Deborah Jackson

Tuesday, November 01, 2011

Shoot the Writer

What could I possibly mean? Who would want to shoot a writer?

Well, I could think of a few examples, but I’m referring to an experience I had a few years ago, or perhaps it was many years ago, but I won’t let you do the math.

Many years ago, on a planet far far away, or at least I was on an existential plane that was as remote as such a planet (in other words, I was a newbie to the whole author/now-you-must-be-a-speaker way of life), I was invited to do a school visit at a local high school.

Wrestling with my inner demons and some outer ones (yes, you know who you are) I agreed and spent days in preparation, creating a riveting PowerPoint presentation, with the inevitable stick man animations (which I use to this day), flexing my vocal muscles which were rather flaccid and pathetic (and still give me trouble when I spend too many days chatting internally and ignoring the husband and kids), and sifting through my mountain of props—mostly books.

Yes, I was prepared.

Yes, I was terrified.

But I could do this. I’d written the books, now I could talk about them and talk about writing.

I entered the school, a little damp, a little quivery—picture a pale version of Scaredy Squirrel—shook hands with the teacher and followed her dutifully down a kilometre-long hallway and up the stairs to the library, sagging under the weight of my laptop and props. There she smiled and set me up with the computer and projector, and I inserted my disc (stop doing the math) and took a deep breath.

In filed the students, eager, passionate potential writers, and a few students who’d look for any opportunity to skip class. They assembled in front of me and I began.

I explained the exciting process of brainstorming, character development, research—including some examples of volcanology, NASA proposals for a moon base and the mysterious lake with unspecified life beneath Vostok research station in Antarctica. I explained how my science fiction stories were based on hard science, including the bane of my existence—quantum physics—and how essential the Idiot’s Guides were to writing (at least as a baseline). I was passionate, so I don’t imagine they noticed that I was paler than usual or that my voice cracked occasionally. Amazing. They looked . . . interested.

Then it happened. Bells ringing, loudspeakers blaring, students stampeding into the library. A lockdown.

I stopped, of course, as the students were ushered into the back of the room and thrust behind the shelves that blocked them from any view through the glass windows at the front. The doors were subsequently locked.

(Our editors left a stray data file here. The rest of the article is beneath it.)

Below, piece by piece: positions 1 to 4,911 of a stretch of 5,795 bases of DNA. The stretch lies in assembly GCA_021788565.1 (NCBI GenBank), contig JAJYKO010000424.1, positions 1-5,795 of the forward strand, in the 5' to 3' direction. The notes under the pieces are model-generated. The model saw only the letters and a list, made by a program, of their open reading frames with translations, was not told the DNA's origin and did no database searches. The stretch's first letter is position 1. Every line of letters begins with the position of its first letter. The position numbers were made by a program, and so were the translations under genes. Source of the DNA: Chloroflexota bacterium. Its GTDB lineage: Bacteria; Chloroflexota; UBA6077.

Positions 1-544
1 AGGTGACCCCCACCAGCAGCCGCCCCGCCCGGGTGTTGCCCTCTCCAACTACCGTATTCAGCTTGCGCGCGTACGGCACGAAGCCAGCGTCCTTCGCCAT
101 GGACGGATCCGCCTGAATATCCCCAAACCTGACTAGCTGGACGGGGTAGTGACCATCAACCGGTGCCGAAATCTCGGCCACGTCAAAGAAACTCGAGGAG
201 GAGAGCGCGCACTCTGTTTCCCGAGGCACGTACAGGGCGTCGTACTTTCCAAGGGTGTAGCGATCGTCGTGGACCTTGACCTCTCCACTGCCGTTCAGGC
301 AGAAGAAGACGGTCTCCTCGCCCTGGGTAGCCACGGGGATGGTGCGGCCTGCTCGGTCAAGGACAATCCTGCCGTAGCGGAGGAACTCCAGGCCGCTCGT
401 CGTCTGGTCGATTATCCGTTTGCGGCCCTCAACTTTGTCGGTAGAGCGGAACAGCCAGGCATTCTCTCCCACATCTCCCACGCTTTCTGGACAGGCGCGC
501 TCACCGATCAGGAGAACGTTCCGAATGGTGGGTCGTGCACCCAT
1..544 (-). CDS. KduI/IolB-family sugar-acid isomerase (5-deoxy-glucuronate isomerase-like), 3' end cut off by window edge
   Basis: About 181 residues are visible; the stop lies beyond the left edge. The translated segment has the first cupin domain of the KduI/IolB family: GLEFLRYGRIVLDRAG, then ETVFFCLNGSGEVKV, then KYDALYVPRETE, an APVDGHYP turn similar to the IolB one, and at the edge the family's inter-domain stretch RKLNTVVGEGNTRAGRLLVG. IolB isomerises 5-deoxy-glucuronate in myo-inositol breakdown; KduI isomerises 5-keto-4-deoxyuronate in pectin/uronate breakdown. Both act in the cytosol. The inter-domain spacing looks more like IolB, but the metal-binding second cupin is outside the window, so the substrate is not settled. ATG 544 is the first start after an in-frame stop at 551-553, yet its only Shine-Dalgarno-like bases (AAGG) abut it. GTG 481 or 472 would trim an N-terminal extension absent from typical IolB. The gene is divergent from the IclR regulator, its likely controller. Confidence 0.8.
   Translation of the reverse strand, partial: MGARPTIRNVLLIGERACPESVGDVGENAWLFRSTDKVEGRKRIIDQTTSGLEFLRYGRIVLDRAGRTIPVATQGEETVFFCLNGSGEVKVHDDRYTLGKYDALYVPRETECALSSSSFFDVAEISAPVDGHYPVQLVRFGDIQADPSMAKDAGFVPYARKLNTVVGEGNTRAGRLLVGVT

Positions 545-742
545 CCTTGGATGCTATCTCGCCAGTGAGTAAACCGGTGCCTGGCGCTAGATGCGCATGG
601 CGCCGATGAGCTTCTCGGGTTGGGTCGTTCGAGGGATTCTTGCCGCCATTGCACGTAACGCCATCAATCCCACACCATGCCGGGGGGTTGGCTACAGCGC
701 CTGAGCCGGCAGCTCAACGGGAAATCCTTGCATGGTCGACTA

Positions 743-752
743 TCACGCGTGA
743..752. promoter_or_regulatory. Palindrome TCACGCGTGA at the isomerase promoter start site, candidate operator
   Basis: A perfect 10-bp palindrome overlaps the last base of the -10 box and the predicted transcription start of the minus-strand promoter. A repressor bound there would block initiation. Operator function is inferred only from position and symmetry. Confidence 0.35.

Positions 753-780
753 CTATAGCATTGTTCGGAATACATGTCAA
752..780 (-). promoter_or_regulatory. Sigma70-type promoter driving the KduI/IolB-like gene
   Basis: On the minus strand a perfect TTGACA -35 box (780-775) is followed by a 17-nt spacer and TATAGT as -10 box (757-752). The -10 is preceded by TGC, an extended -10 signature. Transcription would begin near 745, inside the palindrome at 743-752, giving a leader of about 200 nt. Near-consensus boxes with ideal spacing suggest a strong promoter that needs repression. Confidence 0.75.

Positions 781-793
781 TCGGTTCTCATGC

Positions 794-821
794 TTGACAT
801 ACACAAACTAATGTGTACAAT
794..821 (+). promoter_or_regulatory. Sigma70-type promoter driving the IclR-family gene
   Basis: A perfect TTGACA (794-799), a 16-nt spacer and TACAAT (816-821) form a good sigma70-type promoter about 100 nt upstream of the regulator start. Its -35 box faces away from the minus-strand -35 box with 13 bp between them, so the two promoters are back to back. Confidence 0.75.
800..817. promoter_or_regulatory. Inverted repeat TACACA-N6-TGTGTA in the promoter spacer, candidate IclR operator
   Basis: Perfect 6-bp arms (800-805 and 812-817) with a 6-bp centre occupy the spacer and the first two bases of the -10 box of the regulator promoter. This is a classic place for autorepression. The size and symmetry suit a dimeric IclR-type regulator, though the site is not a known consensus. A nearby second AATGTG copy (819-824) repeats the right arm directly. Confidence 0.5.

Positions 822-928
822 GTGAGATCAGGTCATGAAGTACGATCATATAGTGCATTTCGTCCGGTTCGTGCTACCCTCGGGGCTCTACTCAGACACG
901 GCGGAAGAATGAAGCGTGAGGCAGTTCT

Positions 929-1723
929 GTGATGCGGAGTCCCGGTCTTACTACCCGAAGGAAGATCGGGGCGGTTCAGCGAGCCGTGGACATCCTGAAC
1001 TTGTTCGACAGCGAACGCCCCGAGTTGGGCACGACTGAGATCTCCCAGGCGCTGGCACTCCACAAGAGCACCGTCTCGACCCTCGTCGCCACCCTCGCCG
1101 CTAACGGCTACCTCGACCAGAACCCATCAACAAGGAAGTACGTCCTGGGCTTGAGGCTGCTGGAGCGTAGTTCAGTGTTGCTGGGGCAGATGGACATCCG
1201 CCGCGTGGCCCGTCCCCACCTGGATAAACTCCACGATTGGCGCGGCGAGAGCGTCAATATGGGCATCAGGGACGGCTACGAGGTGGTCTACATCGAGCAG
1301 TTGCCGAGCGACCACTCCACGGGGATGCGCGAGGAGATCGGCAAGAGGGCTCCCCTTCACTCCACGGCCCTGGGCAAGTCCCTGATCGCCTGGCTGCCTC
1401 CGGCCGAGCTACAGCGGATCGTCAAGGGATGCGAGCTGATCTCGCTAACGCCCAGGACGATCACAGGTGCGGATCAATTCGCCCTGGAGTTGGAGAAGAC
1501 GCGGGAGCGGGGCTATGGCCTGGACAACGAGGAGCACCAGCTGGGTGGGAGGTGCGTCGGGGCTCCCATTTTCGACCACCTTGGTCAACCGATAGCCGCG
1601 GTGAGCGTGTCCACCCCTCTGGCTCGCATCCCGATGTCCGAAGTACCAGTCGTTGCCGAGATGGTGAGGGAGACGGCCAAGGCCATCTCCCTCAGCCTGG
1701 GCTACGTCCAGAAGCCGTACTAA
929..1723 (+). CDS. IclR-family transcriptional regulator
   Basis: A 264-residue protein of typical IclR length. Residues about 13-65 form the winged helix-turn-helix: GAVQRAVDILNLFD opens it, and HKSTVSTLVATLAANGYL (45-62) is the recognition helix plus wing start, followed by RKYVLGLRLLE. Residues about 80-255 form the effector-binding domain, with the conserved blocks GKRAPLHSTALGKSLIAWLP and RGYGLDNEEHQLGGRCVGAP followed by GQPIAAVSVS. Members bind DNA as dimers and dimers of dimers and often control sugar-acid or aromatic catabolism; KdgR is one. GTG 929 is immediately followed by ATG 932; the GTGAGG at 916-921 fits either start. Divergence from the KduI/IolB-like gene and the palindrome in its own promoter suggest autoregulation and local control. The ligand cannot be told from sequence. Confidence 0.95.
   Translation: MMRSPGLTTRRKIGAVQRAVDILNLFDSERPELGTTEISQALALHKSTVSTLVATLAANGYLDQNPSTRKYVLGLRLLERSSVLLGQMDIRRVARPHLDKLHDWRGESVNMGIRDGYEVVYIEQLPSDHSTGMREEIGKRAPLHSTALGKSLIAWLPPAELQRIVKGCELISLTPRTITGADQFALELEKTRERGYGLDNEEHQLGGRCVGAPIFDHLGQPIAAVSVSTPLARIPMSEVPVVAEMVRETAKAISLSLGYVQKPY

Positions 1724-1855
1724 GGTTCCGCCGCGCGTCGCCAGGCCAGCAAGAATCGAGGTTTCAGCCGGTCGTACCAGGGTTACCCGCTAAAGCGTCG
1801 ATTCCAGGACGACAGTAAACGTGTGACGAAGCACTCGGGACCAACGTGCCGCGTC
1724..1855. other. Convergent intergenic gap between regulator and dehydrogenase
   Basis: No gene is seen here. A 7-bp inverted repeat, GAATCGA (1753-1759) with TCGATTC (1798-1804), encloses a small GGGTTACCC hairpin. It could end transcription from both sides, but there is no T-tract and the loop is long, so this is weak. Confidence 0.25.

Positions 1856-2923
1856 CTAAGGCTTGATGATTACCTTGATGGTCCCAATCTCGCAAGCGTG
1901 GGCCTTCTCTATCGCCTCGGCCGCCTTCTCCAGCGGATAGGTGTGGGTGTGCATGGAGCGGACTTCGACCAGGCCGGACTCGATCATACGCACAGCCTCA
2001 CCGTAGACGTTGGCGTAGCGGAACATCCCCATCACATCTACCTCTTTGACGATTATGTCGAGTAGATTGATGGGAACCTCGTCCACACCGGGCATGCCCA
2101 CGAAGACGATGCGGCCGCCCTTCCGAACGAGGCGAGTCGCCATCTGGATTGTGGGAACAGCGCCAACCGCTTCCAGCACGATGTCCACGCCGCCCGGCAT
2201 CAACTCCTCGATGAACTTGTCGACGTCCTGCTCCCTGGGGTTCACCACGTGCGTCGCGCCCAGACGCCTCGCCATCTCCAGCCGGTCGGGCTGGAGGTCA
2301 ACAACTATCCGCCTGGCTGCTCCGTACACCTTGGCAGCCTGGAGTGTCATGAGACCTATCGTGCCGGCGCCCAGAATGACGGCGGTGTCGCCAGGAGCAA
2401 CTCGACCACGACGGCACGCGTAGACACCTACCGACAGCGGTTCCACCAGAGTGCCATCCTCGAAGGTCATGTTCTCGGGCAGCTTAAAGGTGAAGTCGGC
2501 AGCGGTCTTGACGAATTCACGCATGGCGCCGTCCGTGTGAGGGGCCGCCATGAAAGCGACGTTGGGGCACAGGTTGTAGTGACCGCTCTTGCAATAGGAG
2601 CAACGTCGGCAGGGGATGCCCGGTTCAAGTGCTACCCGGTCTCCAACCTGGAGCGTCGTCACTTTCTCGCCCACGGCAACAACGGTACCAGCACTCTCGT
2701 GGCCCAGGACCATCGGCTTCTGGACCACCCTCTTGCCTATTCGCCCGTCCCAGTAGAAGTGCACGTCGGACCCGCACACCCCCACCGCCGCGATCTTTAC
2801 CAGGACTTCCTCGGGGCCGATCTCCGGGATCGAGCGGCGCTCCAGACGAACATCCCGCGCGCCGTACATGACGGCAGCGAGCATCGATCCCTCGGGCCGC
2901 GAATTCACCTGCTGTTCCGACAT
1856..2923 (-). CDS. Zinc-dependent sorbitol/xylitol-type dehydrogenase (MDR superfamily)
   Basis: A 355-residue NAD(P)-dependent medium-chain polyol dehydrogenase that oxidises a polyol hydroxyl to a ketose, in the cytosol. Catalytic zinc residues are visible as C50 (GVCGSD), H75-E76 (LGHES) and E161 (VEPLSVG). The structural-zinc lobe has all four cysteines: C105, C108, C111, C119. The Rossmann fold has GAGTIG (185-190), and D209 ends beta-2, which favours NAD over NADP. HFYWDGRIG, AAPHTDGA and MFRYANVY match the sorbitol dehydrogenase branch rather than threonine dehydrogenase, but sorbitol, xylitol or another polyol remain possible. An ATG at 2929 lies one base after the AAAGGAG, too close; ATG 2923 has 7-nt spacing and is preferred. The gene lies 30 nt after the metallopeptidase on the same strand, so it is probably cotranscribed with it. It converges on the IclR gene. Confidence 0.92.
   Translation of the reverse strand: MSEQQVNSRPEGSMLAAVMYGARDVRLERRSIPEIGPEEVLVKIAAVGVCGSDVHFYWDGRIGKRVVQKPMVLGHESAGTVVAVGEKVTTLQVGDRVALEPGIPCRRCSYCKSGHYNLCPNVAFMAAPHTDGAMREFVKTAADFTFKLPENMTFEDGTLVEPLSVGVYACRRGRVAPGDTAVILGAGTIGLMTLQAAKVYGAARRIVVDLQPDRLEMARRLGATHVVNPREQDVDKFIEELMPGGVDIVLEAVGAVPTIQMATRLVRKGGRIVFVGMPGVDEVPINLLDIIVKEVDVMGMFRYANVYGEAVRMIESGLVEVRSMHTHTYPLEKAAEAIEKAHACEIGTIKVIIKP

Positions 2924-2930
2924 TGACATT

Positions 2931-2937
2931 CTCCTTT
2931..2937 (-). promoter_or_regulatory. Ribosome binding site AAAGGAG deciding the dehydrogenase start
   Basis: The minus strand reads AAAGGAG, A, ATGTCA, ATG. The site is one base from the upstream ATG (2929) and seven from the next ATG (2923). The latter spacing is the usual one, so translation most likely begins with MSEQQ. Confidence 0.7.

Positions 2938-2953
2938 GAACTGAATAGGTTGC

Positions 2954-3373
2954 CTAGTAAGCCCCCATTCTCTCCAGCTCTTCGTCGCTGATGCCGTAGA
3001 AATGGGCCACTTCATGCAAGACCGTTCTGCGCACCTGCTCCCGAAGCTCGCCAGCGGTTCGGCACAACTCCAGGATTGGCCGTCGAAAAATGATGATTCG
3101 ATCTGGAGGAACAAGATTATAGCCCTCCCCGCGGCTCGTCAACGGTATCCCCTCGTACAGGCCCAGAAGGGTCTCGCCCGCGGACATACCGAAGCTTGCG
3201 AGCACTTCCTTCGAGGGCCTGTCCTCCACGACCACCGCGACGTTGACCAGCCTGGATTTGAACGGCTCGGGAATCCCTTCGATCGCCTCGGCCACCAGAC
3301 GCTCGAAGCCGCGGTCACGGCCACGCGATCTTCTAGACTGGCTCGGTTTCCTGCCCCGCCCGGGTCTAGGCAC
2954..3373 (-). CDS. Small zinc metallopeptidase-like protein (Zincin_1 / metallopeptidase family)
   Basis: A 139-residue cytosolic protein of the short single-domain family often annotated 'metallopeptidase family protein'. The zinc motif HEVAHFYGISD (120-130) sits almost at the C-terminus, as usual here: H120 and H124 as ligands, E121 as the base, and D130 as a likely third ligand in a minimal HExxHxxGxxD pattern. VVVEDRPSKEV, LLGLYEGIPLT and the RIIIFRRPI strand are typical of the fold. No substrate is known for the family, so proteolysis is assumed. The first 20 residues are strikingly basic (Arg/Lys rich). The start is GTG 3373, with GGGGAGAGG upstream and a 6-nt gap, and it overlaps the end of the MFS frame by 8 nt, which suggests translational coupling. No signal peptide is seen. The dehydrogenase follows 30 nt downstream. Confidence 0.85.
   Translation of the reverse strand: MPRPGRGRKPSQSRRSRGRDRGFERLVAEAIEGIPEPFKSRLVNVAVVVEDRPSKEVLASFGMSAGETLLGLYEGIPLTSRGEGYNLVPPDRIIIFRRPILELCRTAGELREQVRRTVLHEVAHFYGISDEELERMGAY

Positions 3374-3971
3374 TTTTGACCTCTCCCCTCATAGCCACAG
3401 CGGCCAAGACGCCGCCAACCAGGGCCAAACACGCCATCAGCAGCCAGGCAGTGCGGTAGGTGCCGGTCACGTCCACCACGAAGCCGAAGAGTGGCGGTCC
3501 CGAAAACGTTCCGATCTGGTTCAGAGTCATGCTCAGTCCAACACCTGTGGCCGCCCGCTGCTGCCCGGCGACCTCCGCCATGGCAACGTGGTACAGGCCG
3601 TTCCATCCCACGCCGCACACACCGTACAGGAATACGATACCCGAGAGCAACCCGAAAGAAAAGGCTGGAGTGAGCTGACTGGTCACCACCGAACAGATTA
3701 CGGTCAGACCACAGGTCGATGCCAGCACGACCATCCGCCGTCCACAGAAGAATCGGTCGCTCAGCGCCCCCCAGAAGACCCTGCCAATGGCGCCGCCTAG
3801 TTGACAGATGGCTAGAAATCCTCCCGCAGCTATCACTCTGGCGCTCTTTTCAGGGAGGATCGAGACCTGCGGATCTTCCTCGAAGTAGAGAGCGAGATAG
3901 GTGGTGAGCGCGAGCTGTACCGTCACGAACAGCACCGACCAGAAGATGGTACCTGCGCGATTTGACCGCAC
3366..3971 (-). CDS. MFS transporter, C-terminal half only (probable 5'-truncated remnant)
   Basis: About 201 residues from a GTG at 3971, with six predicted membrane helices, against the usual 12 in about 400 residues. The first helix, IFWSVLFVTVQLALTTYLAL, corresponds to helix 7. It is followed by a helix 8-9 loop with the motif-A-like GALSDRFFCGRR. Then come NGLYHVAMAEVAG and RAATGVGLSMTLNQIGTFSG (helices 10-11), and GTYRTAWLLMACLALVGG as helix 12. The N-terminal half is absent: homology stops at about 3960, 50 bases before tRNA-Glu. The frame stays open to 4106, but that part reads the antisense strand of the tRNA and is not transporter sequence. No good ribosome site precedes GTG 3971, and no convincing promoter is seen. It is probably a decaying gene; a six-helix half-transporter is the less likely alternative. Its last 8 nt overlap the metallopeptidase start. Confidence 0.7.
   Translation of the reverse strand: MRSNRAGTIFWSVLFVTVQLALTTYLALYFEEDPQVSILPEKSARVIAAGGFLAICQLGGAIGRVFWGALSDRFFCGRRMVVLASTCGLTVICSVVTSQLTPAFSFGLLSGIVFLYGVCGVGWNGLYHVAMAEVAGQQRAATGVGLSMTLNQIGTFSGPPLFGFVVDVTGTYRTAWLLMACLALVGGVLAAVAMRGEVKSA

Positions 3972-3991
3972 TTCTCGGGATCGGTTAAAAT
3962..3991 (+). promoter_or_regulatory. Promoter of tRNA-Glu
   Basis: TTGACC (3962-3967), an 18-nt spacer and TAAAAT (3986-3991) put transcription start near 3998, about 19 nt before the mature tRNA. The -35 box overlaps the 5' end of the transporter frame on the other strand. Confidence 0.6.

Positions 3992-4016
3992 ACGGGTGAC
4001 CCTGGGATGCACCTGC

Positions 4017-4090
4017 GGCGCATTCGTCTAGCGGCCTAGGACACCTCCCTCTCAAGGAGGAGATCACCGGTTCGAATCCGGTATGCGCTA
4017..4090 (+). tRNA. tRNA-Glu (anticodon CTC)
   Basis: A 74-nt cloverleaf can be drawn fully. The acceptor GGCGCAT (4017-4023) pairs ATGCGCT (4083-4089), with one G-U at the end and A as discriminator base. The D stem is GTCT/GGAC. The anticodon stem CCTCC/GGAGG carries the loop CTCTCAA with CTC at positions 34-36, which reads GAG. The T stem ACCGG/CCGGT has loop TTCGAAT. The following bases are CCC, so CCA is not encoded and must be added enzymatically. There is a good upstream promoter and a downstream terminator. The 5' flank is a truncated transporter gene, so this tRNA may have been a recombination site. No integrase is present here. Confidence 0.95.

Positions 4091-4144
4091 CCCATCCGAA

The teacher then smiled, shushed the students as best she could, and gestured for me to proceed. Are you kidding me? So yes, I continued, but I kept glancing at the doors and began to consider that all the students and staff were handily protected from potential gunshots, but I was chatting away in full view of any shooter who might decide to wander our way.

Might as well put out a welcome mat: shoot the writer. Or, at least, shoot the writer first.

I wasn’t shot. The shooters or whatever they were never even made it into the school. And nervous Nelly finished her speech in front of a hundred students instead of thirty, despite constant interruptions over the loudspeaker. But it always made me wonder.

Why did they not think to move me? Is it because writers are dispensable? A novelty, a bauble to place on a tree once a year, but if it shatters, oh well, there will always be others.

Sometimes we’re subjected to acid reviews when we strike the wrong chord, and once again it’s time to shoot the writer, in a little less dramatic fashion. Often people forget that there’s a human being behind that book they’ve trashed.

If you prick us, do we not bleed?
If you tickle us, do we not laugh? If you poison
us, do we not die? And if you wrong us, shall we not
revenge? If we are like you in the rest, we will
resemble you in that.

That Shakespeare Guy

I know the staff at this school made no conscious effort to put me in the line of fire (and I have no wish for revenge). Protecting the kids was paramount and I understood that. And if one good thing emerged from the experience, I discovered I could speak through anything. They even invited me back this year and I had a wonderful experience.

I just ask that if there is a next time, perhaps they usher me behind a desk too.

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